The unique properties of mesenchymal stem cells (MSCs) have made them an exciting resource for the treatment of a range of human conditions, including degenerative and inflammatory diseases, tissue damage, and cancer. Now, a new STEM CELLS Translational Medicine review article from the labs of Tullio Florio and Federica Barbieri (University of Genova, Italy) discuss recent findings from preclinical studies on MSCs in oncology as a source of soluble factors and extracellular vesicles with a specific focus on the interactions between MSCs and glioblastoma. As MSCs can promote or suppress tumor growth, they act as a double‐edged sword in the glioblastoma model, as in other tumor types. Additionally, Bajetto et al. also discuss the research required to explore and define MSCs before their clinical translation as useful, safe tools for future anticancer approaches.
A new STEM CELLS Translational Medicine article from the lab of Derrick C. Wan (Stanford University, Stanford, CA, USA) recently reported on the identification of an adipose‐derived mesenchymal stem cell (MSC) subpopulation that expressed the surface marker CD146 and elevated levels of proangiogenic genes and possessed an enhanced capacity to induce endothelial‐tube formation. Borrelli et al. discovered that upon transplantation, CD146-positive adipose MSCs underwent less resorption and displayed improved histologic quality and vascularization. Overall, the authors believe they have identified a subpopulation of adipose MSCs with enhanced angiogenic effects in vitro and in vivo, and that enriching lipoaspirates with CD146-positive adipose MSCs may enhance fat graft vascularization and retention in the clinical setting.
Although the systemic administration of mesenchymal stem cells (MSCs) ameliorates lung inflammation and attenuates fibrosis in experimental silicosis, MSC therapy fails to reverse collagen deposition and granuloma formation. Now, a new STEM CELLS Translational Medicine article from the lab of Patricia R. M. Rocco (Universidade Federal do Rio de Janeiro, Brazil) reports on an MSC magnetization protocol using citrate functionalized magnetic nanoparticles that kept cells viable and endowed them with magnetic responsivity. Silva et al. demonstrate that a more significant number of MSCs remained in the lungs with the aid of magnets, and this associated with enhanced beneficial effects for the treatment of silicosis in mice. Overall, magnetic targeting may be a promising strategy for the enhancement of MSC‐based cell therapies for chronic lung diseases.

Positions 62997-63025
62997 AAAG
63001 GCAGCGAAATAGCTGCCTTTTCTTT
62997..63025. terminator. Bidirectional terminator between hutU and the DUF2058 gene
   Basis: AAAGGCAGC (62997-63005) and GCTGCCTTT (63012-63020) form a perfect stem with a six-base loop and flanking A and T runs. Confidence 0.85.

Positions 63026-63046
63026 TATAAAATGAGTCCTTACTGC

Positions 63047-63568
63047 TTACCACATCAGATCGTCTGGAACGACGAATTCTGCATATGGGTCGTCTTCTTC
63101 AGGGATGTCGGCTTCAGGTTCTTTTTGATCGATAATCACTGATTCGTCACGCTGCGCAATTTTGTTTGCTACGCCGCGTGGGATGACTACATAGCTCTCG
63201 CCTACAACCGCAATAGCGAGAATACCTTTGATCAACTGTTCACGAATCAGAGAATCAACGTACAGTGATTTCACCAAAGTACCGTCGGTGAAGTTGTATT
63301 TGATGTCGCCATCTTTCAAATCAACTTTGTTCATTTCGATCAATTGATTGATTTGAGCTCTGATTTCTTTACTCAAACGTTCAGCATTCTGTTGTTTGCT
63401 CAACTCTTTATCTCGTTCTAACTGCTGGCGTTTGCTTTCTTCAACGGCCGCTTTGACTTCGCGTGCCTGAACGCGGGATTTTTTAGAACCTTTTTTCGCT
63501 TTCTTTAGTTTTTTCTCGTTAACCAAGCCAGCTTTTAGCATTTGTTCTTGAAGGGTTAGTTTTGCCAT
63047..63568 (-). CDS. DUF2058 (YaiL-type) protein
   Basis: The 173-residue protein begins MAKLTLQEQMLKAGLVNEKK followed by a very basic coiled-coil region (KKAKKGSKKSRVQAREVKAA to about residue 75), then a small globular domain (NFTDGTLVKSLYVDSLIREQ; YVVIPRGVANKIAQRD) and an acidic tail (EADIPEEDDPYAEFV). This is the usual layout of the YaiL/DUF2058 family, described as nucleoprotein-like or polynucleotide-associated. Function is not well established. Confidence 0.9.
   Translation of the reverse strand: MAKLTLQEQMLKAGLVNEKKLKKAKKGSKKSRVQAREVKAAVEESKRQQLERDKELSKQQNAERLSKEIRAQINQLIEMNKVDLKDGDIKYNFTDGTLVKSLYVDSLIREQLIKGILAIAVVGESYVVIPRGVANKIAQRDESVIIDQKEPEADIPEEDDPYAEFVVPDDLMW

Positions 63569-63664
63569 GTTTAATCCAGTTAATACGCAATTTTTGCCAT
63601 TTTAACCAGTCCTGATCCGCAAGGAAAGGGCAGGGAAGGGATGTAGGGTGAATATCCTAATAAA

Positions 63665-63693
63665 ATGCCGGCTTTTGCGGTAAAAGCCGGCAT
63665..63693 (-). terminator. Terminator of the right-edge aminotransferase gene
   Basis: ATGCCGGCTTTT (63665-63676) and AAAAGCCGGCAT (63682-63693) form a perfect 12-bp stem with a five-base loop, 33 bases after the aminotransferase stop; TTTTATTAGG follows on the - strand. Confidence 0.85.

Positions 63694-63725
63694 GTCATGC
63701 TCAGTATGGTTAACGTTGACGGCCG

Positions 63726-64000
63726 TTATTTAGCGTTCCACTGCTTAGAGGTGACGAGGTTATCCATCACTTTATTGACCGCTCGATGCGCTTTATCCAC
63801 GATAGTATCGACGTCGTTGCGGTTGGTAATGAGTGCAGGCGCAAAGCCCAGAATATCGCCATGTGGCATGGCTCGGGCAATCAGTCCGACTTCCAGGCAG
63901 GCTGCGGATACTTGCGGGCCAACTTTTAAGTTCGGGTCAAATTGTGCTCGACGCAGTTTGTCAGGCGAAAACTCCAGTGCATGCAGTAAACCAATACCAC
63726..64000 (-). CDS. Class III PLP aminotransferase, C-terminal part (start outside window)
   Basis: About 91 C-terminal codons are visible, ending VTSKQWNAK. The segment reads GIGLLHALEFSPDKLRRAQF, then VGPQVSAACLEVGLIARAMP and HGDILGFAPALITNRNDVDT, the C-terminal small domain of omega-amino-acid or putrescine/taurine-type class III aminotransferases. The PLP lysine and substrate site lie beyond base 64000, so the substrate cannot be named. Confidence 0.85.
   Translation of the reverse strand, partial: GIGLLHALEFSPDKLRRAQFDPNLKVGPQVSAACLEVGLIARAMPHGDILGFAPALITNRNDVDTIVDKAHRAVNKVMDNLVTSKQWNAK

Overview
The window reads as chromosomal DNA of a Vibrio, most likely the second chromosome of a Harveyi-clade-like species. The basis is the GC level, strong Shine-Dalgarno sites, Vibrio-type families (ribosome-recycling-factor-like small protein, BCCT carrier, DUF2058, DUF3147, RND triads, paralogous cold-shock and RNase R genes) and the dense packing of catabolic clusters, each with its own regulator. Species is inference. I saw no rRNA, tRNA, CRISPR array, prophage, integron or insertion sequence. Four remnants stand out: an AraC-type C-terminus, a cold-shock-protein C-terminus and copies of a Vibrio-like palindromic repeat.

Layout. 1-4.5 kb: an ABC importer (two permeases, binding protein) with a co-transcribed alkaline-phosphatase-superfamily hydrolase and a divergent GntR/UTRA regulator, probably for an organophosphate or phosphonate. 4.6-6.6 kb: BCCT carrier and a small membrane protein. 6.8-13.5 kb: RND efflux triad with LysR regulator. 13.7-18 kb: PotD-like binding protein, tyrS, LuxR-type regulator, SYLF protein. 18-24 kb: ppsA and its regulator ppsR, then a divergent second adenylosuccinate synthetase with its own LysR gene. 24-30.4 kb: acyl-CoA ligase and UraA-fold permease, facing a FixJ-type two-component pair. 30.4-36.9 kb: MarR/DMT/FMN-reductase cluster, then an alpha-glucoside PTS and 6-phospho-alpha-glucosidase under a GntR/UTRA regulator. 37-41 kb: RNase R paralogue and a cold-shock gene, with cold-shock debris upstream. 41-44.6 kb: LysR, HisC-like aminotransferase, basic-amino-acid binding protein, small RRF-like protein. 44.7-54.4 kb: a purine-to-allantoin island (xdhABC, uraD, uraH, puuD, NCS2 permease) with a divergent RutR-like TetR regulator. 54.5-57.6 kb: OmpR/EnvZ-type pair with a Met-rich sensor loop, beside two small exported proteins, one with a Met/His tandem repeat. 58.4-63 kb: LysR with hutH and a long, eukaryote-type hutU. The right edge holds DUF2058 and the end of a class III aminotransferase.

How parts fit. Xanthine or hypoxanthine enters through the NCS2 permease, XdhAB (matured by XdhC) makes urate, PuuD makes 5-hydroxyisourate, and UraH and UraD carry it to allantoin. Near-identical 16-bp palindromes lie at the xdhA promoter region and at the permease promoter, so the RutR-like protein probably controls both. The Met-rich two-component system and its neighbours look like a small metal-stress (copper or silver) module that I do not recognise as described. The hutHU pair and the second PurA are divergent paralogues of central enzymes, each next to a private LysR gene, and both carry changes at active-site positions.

The limited numbers of cord blood hematopoietic stem cells (HSCs) collected at birth remains a critical limiting factor in the use of cord blood for HSC transplantation. Now, researchers led by Hal E. Broxmeyer and Maegan L. Capitano (Indiana University School of Medicine, Indianapolis, IN, USA) demonstrate that collecting and processing cord blood at 4°C leads to the attainment of significantly enhanced numbers of cord blood HSCs. For more about this simple and cost‐effective strategy, see STEM CELLS now!
Patients with refractory angina who are suboptimal candidates for further revascularization display improved exercise time, decreased angina frequency, and reduced major adverse cardiac events following the intramyocardial delivery of CD34+ stem cells; however, the effect of CD34+ stem cell therapy on health care expenditures after treatment remains unclear. In a new STEM CELLS Translational Medicine article, researchers led by Jay H. Traverse (University of Minnesota School of Medicine, Minneapolis, Minnesota, USA) report on their determination of the effect of CD34+ stem cell therapy on cardiac‐related hospital visits and costs during the 12 months following stem cell injection compared with the 12 months before injection. Overall, Johnson et al. provide evidence that CD34+ stem cell therapy for patients with refractory angina associates with improved mortality, a reduction in hospital visits, and lower expenditures for cardiac procedures in the year following treatment.